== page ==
- The Washington Times - Thursday, February 4, 2010

RICHMOND — Legislation to end Virginia’s ban on radar detectors won the backing of a major committee Thursday — the first time the perennial measure has advanced so far.

The House Transportation Committee voted 11-8 to advance Delegate Joe May’s legislation to a floor vote next week.

Virginia is the only state to ban the devices, which alert speeding motorists to traffic enforcement radar in time to brake and avoid a ticket. The only other jurisdiction that outlaws them is the District of Columbia.

Mr. May, the committee chairman, argued that the radar detector ban harms tourism and business in Virginia, both priorities of new Republican Gov. Robert F. McDonnell.

“Right now, if I’m driving from Maine to Florida and I have one of these in my car — or even one built in to my new car — then I don’t have to worry about having a radar detector in any state but Virginia,” the Loudoun Republican said.

Mr. May argued that having the radar detectors in cars actually makes the highways safer because when they detect signals within the radio bandwidth of traffic radar, drivers slow their cars.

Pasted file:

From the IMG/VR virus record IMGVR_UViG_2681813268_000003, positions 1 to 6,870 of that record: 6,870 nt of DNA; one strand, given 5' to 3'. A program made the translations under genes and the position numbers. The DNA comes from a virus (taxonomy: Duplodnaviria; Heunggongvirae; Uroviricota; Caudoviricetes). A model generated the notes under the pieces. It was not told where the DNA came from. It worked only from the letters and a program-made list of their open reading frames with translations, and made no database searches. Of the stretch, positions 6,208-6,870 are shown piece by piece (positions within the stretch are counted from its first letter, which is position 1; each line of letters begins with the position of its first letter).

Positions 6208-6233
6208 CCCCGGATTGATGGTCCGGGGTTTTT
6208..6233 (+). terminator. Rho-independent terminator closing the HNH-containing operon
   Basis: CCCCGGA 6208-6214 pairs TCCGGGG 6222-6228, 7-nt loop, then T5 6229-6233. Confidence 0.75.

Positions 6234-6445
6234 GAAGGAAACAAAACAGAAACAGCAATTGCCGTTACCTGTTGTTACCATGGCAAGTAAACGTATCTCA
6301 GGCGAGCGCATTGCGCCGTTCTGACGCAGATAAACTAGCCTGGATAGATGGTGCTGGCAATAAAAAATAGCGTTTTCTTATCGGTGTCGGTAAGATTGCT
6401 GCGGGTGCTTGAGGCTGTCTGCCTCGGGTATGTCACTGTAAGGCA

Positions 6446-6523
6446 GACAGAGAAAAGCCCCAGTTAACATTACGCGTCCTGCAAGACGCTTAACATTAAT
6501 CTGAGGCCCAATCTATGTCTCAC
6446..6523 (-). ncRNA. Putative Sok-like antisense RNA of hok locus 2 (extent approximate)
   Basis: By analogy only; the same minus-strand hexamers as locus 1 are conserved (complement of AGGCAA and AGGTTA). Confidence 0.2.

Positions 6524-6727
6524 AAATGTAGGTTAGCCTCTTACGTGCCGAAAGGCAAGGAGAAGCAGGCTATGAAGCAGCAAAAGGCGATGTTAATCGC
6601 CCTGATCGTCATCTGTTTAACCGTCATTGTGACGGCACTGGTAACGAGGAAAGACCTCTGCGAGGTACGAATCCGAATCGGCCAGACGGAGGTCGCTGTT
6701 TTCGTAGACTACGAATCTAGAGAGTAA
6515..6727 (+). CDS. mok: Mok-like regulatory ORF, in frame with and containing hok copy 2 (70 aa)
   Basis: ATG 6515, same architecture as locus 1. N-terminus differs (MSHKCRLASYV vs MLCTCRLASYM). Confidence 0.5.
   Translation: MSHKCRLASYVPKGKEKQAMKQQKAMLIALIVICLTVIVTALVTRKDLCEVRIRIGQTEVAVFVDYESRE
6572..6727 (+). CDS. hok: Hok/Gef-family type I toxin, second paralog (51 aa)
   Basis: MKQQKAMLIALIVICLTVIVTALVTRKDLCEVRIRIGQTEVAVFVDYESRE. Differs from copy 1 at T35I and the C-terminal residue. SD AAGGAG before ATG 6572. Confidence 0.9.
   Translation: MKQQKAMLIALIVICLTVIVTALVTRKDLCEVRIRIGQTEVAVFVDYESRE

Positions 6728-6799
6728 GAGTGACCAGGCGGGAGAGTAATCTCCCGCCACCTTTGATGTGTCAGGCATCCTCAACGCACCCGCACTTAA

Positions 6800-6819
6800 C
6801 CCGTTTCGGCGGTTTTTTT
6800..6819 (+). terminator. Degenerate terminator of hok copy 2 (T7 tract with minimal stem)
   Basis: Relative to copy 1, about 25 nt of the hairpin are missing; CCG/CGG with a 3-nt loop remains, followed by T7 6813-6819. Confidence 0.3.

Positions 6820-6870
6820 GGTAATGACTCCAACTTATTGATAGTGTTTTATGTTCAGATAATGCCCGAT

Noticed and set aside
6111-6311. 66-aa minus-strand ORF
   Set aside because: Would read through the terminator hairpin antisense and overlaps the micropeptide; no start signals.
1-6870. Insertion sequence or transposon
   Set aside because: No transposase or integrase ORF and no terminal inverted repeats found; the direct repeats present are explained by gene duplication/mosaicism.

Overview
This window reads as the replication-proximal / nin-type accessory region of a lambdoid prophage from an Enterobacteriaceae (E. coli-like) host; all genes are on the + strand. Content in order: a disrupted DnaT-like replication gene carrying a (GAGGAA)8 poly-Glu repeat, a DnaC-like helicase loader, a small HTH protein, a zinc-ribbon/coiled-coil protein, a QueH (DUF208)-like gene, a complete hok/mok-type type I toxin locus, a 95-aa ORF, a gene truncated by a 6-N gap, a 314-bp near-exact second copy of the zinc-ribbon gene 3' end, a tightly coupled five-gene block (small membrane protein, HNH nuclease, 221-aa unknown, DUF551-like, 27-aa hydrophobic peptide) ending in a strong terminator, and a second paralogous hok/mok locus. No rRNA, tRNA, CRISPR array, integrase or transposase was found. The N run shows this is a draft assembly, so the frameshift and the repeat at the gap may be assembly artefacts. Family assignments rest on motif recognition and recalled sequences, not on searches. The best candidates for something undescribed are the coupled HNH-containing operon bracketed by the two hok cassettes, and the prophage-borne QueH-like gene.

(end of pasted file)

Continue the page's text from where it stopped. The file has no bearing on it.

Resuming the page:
But Delegate Charles W. “Bill” Carrico, Grayson Republican, who is a former Virginia state trooper, said he knew from personal experience that the detectors make roads more dangerous.

While running traffic enforcement in an unmarked patrol car in the early 1990s, Mr. Carrico said, he pulled alongside three cars traveling faster than 80 mph.

“I hit my radar button; he’s got a radar detector; he slams on the brakes, which led to a three-car accident. Now is that safe?” he said.

Automobile insurance companies, the state police and the Virginia Sheriffs Association opposed Mr. May’s bill.

“There is only one reason for these devices, and that is to encourage people to break the law,” said John Jones, chief lobbyist for the sheriffs organization.

Virginia’s law against circumventing police traffic enforcement efforts dates to 1962, and provisions specifically targeting radar detectors date to the mid-1970s.

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